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Classical - Released January 1, 1991 | Nimbus Records

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Classical - Released May 25, 2010 | Naxos

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Classical - Released January 1, 2004 | Naxos

Booklet
Arthur Bliss was one of the generation of English modernists who came of age in the shadow of Elgar and the Great War. In his time, Bliss was the last word in driving rhythms, gleaming colors, and dazzling virtuosity, but his time passed and these days Bliss enjoys a reputation south of Arnold and north of Brian in the Pleiades of English modernists. This brilliant recording should help restore Bliss' reputation. The Piano Concerto is a grand work in the best virtuoso tradition, the Piano Sonata is a tough and sinewy work, and the Concerto for Two Pianos is a lighter and more lyrical work that pianist Peter Donohoe plays with precision and panache. Donohoe is one of the best English pianists of his generation and a compelling advocate of Bliss' music, turning in a bravura Concerto, a muscular Sonata, and a captivating two-piano Concerto with second pianist Martin Roscoe. David Lloyd-Jones leads the Royal Scottish National Orchestra in performances that are strong in themselves, yet wholly integrated with the soloist's conception of the works. Naxos' sound is crisp and vivid. © TiVo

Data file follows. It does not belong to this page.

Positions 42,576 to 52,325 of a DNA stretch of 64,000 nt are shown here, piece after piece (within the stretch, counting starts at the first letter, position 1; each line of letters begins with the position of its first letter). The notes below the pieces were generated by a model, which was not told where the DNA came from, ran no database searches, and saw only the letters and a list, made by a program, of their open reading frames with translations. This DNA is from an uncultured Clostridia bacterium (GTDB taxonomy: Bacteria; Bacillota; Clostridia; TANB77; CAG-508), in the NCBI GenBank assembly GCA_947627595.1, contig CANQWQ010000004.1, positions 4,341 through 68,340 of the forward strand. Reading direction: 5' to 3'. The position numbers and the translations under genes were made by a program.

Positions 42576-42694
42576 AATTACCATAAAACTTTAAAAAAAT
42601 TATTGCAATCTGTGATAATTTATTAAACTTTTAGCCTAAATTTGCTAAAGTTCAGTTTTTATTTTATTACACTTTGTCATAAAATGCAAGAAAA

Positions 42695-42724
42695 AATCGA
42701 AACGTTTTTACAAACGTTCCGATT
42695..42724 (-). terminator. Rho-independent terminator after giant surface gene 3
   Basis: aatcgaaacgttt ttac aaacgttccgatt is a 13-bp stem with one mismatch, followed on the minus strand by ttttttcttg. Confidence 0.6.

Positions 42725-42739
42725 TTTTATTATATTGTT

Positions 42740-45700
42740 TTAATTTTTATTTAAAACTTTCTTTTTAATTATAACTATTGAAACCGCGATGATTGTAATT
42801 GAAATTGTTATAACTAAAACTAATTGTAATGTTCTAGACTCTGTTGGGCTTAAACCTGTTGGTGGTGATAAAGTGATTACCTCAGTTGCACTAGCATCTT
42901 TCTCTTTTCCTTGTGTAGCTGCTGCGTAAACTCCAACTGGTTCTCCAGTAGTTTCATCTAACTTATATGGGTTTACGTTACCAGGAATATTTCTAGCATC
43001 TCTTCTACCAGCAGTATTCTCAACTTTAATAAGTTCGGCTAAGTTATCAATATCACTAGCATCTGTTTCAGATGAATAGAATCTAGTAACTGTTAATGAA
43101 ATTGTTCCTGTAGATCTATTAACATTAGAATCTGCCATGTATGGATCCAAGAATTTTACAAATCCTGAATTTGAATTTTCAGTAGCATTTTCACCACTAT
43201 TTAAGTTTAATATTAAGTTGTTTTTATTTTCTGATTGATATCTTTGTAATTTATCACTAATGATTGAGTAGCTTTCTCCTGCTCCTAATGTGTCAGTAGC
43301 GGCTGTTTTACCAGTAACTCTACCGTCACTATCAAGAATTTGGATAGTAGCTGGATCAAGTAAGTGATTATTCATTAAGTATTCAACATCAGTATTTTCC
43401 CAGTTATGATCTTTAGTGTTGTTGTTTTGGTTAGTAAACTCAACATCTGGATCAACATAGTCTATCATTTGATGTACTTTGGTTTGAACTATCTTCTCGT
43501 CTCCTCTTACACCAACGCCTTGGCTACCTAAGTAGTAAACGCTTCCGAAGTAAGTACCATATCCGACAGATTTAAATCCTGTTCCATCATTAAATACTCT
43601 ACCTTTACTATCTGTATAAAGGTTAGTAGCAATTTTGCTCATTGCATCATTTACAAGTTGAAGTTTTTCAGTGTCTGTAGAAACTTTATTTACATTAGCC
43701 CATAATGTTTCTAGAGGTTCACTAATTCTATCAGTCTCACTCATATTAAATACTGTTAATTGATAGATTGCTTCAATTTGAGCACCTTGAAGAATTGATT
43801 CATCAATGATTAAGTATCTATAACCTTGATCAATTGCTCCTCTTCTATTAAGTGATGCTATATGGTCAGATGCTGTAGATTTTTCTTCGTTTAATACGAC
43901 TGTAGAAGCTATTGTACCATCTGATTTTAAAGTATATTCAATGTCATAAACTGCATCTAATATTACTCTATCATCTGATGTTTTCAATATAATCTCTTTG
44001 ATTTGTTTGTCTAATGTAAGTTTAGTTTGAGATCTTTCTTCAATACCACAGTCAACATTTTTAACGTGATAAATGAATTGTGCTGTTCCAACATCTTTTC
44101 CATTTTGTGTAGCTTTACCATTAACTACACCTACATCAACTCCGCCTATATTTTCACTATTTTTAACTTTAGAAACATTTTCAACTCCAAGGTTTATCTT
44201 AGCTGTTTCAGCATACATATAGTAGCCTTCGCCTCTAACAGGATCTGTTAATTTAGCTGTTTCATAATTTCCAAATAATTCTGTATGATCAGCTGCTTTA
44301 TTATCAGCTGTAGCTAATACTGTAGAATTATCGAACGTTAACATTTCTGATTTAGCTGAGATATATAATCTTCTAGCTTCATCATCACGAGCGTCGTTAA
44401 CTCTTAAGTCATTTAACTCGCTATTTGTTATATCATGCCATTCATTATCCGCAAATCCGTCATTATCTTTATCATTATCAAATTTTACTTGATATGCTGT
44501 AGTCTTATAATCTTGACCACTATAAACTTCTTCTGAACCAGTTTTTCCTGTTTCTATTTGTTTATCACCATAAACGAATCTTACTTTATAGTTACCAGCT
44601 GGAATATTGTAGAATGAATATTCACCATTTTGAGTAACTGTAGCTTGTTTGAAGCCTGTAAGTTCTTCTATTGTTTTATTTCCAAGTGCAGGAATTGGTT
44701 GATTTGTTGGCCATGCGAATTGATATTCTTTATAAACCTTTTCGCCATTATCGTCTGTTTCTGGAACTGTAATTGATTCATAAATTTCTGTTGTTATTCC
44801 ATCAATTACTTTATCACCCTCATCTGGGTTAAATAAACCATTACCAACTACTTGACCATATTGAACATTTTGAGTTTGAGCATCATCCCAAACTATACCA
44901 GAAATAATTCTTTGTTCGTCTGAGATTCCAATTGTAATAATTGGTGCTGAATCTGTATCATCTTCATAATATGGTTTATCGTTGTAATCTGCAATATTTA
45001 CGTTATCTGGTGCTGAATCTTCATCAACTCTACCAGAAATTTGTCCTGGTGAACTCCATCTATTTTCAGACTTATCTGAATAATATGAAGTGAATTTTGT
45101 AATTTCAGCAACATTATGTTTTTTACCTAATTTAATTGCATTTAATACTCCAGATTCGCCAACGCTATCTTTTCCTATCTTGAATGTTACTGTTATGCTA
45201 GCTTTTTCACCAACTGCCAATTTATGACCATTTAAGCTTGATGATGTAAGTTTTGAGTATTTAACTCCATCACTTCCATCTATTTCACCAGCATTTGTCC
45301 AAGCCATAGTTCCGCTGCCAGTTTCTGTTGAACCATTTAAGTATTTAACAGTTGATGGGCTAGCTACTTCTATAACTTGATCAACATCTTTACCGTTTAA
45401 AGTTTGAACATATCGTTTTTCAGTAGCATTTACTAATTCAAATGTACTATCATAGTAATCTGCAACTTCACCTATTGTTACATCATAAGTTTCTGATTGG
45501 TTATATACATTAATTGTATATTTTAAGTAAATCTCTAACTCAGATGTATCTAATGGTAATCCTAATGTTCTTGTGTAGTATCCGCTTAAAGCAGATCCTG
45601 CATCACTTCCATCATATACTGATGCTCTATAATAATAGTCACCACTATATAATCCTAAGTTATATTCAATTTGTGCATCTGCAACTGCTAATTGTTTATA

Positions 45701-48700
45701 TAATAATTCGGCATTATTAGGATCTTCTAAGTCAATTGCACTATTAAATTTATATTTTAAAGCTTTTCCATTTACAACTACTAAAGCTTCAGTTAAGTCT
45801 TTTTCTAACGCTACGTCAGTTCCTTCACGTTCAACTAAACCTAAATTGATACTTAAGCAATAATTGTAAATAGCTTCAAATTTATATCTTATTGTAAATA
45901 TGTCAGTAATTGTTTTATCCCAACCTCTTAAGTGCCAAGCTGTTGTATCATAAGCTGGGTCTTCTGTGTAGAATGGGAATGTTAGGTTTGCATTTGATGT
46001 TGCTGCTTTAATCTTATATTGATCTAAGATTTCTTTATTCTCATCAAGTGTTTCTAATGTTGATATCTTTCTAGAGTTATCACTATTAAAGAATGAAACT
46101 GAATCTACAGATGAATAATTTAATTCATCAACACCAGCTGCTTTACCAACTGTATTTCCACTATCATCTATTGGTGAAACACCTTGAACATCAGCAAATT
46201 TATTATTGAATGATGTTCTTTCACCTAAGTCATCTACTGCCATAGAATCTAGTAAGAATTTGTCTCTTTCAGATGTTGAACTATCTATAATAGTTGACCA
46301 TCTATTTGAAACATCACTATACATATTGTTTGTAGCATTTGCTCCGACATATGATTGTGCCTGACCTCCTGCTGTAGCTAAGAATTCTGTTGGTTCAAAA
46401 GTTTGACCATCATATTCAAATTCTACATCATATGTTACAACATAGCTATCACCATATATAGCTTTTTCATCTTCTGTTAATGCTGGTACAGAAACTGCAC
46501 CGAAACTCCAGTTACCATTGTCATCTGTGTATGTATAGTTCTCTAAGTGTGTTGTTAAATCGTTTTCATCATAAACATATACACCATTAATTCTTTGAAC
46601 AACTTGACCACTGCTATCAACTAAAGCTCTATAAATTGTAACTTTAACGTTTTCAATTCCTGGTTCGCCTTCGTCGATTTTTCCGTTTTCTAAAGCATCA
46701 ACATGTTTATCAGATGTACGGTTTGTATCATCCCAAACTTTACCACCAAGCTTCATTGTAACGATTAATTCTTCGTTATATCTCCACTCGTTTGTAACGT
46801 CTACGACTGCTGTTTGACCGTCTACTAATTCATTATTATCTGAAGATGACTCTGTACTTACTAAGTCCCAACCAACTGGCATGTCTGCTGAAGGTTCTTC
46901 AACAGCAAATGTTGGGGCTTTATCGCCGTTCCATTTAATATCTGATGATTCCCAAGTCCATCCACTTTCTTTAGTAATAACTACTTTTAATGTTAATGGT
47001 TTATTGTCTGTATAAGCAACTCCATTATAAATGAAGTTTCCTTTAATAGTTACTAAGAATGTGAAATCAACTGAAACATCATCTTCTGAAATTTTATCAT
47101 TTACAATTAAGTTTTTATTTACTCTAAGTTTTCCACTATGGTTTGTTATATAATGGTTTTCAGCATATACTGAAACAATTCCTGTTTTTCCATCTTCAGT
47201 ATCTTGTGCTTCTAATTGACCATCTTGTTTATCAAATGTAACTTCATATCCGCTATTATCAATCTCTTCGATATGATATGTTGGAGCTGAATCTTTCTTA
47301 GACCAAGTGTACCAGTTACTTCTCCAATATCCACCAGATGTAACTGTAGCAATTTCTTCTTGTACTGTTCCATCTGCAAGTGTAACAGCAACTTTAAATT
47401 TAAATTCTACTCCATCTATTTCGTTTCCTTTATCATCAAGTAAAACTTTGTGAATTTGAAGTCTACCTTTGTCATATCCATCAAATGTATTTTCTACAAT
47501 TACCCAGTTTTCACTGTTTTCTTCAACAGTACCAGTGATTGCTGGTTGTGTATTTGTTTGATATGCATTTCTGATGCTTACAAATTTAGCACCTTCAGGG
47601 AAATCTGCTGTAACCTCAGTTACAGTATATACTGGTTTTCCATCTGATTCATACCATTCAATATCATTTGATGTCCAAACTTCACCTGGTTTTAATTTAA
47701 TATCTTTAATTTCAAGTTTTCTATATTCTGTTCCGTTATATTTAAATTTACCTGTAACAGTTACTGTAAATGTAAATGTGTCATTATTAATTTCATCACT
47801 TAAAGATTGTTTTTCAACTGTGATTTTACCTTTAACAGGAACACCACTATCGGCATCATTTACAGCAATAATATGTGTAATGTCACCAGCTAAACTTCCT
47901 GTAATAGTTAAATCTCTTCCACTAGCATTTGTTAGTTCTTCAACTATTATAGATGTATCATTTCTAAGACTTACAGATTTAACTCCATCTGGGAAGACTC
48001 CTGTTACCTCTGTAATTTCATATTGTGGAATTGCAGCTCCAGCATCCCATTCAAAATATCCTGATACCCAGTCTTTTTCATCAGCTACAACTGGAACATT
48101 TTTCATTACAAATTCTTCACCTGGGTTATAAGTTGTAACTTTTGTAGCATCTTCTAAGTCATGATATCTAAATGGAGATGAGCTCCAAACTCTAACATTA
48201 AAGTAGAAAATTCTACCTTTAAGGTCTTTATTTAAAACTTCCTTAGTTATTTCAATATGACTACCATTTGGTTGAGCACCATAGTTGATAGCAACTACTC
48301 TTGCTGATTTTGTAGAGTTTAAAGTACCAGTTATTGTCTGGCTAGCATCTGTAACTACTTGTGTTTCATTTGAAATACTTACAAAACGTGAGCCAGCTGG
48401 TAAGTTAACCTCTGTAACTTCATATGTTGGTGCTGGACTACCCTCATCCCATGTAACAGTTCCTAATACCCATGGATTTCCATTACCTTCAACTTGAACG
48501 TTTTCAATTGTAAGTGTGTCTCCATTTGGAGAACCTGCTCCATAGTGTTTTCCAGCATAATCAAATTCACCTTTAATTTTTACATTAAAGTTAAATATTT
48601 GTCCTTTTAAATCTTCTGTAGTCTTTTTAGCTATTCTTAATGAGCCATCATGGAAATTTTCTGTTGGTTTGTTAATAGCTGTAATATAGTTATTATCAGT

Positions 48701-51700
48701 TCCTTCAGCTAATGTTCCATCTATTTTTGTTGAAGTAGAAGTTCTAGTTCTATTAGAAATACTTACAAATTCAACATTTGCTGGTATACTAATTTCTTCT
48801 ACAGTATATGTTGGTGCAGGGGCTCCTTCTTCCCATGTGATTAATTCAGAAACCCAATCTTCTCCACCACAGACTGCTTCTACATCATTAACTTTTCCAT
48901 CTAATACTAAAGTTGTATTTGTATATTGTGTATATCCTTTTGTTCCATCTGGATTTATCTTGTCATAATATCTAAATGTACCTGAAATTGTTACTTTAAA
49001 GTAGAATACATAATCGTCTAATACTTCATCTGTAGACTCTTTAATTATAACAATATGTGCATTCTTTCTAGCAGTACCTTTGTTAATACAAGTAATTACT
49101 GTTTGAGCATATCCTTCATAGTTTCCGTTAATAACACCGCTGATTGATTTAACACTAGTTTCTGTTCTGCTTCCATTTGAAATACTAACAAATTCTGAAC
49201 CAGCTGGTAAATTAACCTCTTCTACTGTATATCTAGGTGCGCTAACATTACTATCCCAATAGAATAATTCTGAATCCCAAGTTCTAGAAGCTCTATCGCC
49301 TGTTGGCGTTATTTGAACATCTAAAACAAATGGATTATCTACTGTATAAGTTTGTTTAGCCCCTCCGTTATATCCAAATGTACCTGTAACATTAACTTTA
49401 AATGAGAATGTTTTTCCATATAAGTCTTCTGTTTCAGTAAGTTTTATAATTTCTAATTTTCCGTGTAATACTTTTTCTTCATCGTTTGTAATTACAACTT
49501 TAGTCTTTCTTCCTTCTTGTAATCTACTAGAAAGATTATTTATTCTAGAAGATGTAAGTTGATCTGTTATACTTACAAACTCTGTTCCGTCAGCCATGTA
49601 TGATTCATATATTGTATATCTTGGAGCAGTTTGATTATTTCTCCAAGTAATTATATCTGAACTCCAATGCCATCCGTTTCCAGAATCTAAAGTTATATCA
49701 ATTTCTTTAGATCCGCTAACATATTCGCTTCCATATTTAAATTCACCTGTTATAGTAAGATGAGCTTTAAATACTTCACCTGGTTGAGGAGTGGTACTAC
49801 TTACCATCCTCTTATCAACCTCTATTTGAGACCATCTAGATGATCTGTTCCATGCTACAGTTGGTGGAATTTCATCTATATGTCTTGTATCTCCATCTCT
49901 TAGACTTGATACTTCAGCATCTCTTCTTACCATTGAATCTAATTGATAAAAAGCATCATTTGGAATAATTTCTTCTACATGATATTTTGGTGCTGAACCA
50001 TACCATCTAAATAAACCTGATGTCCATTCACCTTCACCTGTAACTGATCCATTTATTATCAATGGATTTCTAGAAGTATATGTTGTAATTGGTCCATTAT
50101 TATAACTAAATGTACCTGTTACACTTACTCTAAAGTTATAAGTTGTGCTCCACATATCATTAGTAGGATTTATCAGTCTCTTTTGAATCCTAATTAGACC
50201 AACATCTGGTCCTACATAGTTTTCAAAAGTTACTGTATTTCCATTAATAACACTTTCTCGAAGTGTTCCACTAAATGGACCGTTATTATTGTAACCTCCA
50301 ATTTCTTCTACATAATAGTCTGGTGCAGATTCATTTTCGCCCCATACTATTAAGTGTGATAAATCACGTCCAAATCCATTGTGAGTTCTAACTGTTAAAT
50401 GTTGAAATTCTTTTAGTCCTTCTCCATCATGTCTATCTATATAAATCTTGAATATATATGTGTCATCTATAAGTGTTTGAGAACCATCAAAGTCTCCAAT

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Classical - Released October 7, 1996 | Naxos

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Classical - Released February 23, 1999 | Naxos

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Symphonic Music - Released August 1, 1991 | Chandos

Even for those listeners who love the English composers of the first half of the twentieth century, Adrian Bliss is a bit recherché. More modernist and more cosmopolitan than even William Walton, Bliss was nevertheless a lesser composer than Walton. Although no one doubted his technique, no one was quite sure about his sincerity. The modernist irony of so much of Bliss' music lessens the emotional effectiveness of his symphonic rhetoric. Even at his grandest and most public in A Colour Symphony, he is curiously unconvincing. This 1987 recording of A Colour Symphony along with The Enchantress and the Cello Concerto by Vernon Handley leading the Ulster Orchestra is as impressive as the work is likely to sound in Handley and the Ulster's performance. The themes are big, the harmonies are bigger, the rhythms are bigger yet, and the colors are the biggest of all, but none of it is especially memorable. One recalls being impressed more than one remembers the music. One remembers Linda Finnie's swooping mezzo soprano and Raphael Wallfisch's soaring cello far more readily than remembering the music they performed. Chandos' early digital sound seems less hard and glaring in this reissue. © TiVo